Carleton is well known for its teaching and research strengths in the area of public affairs. Instructors and supervisors in the BPAPM program come from across the Faculty of Public Affairs at Carleton, bringing depth and breadth of knowledge and experience to the classroom.
Many combine their academic expertise in public affairs with hands-on understanding, having worked as arbitrators, journalists, senior advisors or commentators on numerous national and international policy issues.
The Arthur Kroeger College of Public Affairs at Carleton University is the academic home for students in the BPAPM program. The College offers specialized academic advising, an electronic resource center and a range of speakers and workshops. It also provides a collegial setting in which you will be joined by approximately 100 Canadian and international students who are equally interested in bettering their society by improving public policy. Established in 1999, the College was named in honor of Arthur Kroeger (1932-2008), the seventh Chancellor of the university and a public servant of singular distinction. Known as “the Dean of Deputy Ministers,” he held that post for six federal ministries from 1975 until 1992, and as such was one of the architects of Canada as we have inherited it. A wise and generous man, he was involved in all aspects of College life, sharing his expertise, advising students and setting the tone of professionalism, congeniality and high standards that characterize the College today. The example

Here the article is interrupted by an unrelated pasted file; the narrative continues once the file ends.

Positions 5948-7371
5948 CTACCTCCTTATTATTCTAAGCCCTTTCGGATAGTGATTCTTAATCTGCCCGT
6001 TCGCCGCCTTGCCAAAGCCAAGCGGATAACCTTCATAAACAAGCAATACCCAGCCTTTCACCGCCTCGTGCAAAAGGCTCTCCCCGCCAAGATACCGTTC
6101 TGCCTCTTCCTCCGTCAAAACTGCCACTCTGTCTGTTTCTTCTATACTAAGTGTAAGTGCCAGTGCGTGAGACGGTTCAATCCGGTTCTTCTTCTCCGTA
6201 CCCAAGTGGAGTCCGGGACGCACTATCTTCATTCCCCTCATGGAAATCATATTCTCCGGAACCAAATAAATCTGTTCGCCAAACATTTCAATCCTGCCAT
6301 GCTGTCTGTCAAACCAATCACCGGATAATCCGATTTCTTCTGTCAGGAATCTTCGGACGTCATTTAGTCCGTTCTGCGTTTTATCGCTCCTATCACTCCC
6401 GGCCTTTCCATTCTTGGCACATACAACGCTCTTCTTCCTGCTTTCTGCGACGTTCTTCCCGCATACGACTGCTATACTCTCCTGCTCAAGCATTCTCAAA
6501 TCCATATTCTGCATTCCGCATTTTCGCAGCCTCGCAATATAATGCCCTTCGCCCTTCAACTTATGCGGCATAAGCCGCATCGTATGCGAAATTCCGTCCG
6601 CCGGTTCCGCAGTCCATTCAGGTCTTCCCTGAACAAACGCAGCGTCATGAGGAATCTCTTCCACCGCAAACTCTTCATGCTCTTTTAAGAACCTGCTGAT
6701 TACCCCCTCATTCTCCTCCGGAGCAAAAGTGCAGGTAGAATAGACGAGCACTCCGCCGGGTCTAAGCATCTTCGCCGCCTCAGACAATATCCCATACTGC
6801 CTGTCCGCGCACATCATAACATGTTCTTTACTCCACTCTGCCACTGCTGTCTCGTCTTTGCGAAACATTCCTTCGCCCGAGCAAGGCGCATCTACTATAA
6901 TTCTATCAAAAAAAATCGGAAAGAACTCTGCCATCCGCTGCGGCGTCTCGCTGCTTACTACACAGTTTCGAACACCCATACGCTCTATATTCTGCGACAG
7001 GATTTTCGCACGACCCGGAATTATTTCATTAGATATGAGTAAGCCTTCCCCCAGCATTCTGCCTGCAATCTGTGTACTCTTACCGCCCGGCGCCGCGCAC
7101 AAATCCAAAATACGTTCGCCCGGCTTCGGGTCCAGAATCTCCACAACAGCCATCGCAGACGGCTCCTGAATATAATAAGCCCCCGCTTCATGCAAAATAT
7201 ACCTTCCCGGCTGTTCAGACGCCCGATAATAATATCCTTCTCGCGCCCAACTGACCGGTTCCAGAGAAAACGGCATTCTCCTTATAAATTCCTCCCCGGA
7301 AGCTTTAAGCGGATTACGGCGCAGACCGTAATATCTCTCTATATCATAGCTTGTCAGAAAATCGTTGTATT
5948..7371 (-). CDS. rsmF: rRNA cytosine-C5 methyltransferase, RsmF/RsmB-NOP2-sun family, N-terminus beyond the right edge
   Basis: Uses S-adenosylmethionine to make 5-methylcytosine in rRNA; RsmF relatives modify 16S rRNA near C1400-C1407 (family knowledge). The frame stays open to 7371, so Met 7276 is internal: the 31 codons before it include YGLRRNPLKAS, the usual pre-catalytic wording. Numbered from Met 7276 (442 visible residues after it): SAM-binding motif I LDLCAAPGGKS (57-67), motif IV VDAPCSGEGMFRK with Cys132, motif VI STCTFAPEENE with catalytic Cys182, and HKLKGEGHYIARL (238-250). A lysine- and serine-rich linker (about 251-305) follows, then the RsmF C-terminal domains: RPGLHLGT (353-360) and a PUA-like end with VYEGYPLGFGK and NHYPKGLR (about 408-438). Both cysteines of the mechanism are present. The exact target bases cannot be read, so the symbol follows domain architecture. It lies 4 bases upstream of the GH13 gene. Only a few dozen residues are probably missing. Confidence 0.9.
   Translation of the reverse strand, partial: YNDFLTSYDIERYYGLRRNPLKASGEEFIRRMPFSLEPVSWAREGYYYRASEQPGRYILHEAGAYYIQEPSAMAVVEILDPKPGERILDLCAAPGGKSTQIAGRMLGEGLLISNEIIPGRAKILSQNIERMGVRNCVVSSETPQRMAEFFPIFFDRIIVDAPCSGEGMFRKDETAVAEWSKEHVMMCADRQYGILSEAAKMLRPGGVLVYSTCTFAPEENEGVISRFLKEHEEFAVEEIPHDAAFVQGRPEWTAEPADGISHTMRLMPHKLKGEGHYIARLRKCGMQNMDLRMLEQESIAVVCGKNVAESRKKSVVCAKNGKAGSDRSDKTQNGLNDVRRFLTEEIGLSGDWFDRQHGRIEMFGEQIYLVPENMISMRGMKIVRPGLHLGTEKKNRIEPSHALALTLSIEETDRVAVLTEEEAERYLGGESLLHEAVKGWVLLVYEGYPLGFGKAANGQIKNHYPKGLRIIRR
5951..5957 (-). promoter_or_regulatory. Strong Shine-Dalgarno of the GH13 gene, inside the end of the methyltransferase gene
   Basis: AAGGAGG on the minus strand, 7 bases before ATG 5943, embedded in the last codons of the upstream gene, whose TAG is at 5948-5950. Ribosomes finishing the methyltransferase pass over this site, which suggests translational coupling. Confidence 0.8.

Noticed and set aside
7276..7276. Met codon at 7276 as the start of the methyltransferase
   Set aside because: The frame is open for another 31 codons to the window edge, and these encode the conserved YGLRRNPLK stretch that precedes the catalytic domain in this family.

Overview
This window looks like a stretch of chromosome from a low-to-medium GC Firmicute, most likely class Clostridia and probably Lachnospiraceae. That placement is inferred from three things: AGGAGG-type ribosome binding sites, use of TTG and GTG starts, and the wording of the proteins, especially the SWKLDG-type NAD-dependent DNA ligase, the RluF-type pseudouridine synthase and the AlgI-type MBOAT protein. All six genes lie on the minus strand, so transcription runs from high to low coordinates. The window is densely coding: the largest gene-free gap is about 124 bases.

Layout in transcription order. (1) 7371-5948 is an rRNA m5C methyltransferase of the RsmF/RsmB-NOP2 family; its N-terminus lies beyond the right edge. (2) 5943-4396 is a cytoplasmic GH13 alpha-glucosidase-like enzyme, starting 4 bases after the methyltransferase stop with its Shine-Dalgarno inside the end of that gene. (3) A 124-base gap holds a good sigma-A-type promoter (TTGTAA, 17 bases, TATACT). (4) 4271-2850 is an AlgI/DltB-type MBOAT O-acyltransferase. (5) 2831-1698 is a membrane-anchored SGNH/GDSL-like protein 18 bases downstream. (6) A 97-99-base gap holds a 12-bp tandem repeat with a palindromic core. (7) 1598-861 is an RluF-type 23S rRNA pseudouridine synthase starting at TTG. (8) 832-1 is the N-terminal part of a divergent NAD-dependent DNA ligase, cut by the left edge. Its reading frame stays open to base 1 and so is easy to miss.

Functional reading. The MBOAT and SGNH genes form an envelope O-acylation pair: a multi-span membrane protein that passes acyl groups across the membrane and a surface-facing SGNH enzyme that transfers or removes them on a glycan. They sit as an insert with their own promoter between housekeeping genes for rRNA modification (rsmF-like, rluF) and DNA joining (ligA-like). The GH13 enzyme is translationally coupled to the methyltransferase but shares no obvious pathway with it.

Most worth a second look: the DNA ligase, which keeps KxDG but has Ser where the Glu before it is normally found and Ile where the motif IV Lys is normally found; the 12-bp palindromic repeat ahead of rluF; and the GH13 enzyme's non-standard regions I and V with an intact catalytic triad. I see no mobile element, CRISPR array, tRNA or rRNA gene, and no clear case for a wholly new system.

he set in his work and his life continues to inspire students and faculty in the College that bears his name.
An added feature of our BPAPM program is our mentorship program. First-year students are matched with a volunteer third- or fourth-year student from within the College. These upper-year mentors are available to answer questions, offer advice and share experiences.
The Arthur Kroeger College Educational Student Society (AKCESS) is at the heart of the social and academic life of the College. Every year, AKCESS hosts several events that give students an opportunity to explore public policy: the MP Night featuring Members of Parliament from the major parties in a panel discussion, and the Policy Forum examining international or national policy issues. In addition to academic activities, AKCESS organizes social activities for Kroeger College students.
The capital advantage
Living in the national capital enables you to combine the study and practice of public affairs.
Proximity to Parliament Hill allows students to work as House of Commons or Senate Pages or on the staff of federal politicians. The presence of many federal departments and agencies, along with the government-relations offices of private corporations, and the head offices of non-governmental and non-profit organizations, provide a wide range of opportunities for co-op and contract work. These institutions, together with a host of foreign embassies and high commissions, enrich the academic environment, offering immediate access to information, expertise and a range of on-campus speakers.
Candidates for the BPAPM degree complete 20.0 academic credits and satisfy a second-language requirement, which is usually but not always French. The language requirement may be met by successfully completing an approved French language credit (FREN 1100) or equivalent; demonstrating a certain level of competency in a second language, or successfully completing French Immersion in high school or possessing a Bilingual Diploma or Certificate.